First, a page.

9. I graduated last year and had this same nervous feeling. My husband was starting law school in DC so I started the search out there. My advice is to just keep going no matter how discouraging the results are. I don’t know how many resumes and cover letters I sent before I got an interview. But I did get an interview and eventually a job that I really like, but only after hundred’s of unanswered emails and letters. Good luck.

  10. Good point about the “old” rule of job hunting. Panicking never does any good. Patience and proactivity are key. I’ve been through the job finding depressions, and felt the pressure to hurry up and get something landed. You’ve got a much better chance when you’re willing to try things, follow leads, and wait.

  11. Hello Meg,
    Your blog entry really caught my attention. I am only a sophomore at Towson University (Towson, MD) but the pressure has already begun! In order to graduate with a specialized certificate for both my PR and Advertising tracks in my Mass Comm major, I need two different internships for both – and summer internships don’t count. That thought is already stressful because I can not even get a job for this summer!

    I was hired as a Promotions Assistant for a radio station near my home in NJ and just recently was told that they decided they don’t need me and the other intern they hired. Since then, I have sent over 20 applications for a summer job and am having the hardest time getting responses – just as you described. It is completely draining because I spend hours and hours doing applications and critiquing my cover letter and resume (giving that more attention than my homework at times). I have only gotten 2 responses, and none of them say what I want to hear. My question is, do they even read it what I send it out?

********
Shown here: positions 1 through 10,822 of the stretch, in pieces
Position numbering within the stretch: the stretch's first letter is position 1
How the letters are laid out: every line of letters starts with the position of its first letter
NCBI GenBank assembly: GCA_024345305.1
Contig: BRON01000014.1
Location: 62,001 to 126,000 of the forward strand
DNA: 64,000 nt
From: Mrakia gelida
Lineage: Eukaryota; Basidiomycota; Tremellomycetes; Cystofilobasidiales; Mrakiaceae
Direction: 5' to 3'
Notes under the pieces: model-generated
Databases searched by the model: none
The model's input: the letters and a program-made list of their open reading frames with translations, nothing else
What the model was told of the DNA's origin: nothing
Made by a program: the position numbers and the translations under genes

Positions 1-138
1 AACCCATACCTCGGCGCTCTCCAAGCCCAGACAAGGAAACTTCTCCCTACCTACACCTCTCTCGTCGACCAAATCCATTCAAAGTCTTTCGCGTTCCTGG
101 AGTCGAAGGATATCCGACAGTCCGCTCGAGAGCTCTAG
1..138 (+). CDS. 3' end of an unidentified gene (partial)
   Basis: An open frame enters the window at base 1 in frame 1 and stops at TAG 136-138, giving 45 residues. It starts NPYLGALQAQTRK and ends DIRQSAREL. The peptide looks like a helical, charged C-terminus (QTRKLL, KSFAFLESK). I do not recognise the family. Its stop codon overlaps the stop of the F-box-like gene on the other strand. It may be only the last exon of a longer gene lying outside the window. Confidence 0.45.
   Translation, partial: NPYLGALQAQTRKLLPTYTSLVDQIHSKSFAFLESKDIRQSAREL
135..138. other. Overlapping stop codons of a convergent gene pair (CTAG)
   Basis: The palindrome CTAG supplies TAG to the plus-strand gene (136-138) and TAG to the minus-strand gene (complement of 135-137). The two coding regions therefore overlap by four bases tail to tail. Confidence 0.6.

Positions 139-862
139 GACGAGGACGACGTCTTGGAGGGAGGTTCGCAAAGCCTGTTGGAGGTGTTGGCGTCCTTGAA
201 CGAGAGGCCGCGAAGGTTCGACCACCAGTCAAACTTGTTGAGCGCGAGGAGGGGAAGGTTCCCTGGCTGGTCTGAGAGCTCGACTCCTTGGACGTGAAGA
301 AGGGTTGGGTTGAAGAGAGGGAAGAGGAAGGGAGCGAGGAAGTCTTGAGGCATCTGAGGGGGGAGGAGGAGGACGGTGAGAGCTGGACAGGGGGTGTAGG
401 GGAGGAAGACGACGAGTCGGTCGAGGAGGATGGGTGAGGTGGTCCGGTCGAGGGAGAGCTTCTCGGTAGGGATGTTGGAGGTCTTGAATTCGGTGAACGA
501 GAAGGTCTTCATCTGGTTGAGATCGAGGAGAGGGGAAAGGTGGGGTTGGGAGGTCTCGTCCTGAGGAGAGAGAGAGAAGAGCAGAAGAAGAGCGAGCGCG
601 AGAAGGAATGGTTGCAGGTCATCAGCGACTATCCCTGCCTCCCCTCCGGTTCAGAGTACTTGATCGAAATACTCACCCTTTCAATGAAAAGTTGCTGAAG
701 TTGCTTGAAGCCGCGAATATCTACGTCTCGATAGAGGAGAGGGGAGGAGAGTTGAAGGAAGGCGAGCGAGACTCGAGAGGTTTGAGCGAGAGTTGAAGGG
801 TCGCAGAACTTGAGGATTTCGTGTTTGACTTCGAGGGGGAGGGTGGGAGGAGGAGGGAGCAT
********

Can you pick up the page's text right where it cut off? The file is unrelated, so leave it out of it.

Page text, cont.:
Though I know networking is amazingly helpful when it comes to finding jobs….it makes me feel somewhat defeated. Doesn’t anyone want me to work for them on their own? Why do I need someone to talk his or her friend into it, saying what an asset I’d be? Like you, I spend hours going over my resume and I, too, become a stalker when getting a hold of employers….and I’m only searching for a new summer job or internship in the field. It makes me a little worried about 2 years from now…

    I’m happy to hear that I’m not the only one with this problem. I know that it is rough now…and probably will for the next two years…but it can only get better. I wish you well with your job search and all that lies ahead for you. I know it’s nerve-racking now, but everyone says it’s worth it in the end, and ‘everyone’ can’t be wrong.
    Good luck with everything!

  12. Hi Melissa,

    You are not alone in that struggle. PR and advertising are two very competitive fields, and the job search process is extremely daunting.

    Being persistent is key, and trying to maintain a positive attitude in spite of the rejection and lack of responses is difficult, but it will make you enjoy your work more. As hard as it is, don’t let yourself get bitter. It sounds like you’re doing a great job keeping that at bay, though!

    I would recommend setting up informational interviews with a couple of companies as soon as you get back home to NJ BEFORE submitting applications. It’s a great way to meet people in the field, it will show the company that you are interested, and if you are prepared with great questions, it will show just how brilliant you are. Even if they don’t hire you, they might know someone who is looking for an intern.

    Hope that helps, and good luck!